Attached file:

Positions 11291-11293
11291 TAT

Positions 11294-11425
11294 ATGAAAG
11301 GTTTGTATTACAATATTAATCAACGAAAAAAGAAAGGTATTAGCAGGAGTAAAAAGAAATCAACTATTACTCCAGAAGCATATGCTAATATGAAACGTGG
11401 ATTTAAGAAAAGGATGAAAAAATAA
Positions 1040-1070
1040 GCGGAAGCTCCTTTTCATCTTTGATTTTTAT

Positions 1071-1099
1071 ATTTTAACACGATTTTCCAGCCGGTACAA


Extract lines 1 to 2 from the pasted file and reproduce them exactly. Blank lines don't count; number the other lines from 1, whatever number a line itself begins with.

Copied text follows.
Positions 11291-11293
11291 TAT